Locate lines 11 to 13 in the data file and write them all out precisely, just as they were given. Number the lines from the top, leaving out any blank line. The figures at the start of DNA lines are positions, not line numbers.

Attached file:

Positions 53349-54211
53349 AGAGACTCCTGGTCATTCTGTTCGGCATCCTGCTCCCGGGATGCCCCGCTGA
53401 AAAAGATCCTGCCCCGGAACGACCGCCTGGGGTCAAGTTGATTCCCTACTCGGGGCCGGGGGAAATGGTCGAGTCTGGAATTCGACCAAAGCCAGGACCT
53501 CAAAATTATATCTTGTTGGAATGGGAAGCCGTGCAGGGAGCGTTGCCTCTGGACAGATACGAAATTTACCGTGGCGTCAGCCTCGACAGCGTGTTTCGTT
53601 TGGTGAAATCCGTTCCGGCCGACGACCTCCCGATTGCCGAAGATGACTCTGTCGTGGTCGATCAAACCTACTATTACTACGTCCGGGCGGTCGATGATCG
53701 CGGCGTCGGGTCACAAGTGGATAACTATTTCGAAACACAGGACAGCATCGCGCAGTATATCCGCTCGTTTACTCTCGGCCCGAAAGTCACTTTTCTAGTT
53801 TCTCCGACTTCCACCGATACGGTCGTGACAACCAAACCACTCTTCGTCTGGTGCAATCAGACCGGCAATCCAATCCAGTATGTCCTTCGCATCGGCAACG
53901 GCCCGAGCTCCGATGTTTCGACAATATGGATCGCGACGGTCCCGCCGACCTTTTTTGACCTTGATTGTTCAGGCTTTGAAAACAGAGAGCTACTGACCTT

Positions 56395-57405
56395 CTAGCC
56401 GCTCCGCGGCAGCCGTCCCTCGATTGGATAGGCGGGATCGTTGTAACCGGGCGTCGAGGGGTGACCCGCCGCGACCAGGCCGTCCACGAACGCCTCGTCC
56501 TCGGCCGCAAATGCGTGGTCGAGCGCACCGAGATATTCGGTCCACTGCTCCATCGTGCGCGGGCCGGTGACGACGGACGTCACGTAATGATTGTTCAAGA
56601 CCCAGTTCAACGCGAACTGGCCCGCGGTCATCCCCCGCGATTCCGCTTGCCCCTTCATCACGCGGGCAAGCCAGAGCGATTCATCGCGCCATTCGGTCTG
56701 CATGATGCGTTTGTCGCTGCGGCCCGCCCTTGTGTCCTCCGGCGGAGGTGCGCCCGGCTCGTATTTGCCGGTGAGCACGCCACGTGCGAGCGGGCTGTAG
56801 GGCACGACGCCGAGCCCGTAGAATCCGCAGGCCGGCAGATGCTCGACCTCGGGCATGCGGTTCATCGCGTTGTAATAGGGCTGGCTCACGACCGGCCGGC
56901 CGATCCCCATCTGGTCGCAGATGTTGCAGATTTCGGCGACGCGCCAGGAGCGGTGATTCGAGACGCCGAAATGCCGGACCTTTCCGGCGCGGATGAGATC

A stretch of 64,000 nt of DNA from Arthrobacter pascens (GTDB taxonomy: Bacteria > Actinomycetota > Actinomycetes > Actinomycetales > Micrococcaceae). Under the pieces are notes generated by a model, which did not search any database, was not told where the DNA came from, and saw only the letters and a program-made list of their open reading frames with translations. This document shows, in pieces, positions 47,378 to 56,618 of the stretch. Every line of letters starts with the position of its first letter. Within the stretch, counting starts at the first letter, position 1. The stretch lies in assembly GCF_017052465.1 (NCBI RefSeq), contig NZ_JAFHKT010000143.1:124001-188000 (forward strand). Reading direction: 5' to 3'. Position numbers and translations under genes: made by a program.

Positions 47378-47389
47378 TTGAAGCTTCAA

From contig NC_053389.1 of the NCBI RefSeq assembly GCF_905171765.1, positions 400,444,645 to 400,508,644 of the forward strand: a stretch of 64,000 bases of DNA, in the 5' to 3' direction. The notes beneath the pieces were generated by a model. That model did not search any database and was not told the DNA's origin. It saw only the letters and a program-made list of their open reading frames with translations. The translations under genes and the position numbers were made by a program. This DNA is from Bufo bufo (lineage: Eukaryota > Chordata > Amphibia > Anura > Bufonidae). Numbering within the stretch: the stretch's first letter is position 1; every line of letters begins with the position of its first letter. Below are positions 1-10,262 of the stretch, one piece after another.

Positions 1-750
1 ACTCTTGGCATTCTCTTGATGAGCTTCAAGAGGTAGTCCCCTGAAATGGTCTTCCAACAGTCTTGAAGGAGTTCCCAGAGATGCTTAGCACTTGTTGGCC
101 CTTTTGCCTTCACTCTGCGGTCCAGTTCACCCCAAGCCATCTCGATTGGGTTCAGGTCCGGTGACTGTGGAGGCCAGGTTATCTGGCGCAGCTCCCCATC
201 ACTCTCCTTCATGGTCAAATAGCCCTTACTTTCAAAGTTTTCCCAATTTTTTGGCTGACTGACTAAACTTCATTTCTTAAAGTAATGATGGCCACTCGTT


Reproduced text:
56401 GCTCCGCGGCAGCCGTCCCTCGATTGGATAGGCGGGATCGTTGTAACCGGGCGTCGAGGGGTGACCCGCCGCGACCAGGCCGTCCACGAACGCCTCGTCC
56501 TCGGCCGCAAATGCGTGGTCGAGCGCACCGAGATATTCGGTCCACTGCTCCATCGTGCGCGGGCCGGTGACGACGGACGTCACGTAATGATTGTTCAAGA
56601 CCCAGTTCAACGCGAACTGGCCCGCGGTCATCCCCCGCGATTCCGCTTGCCCCTTCATCACGCGGGCAAGCCAGAGCGATTCATCGCGCCATTCGGTCTG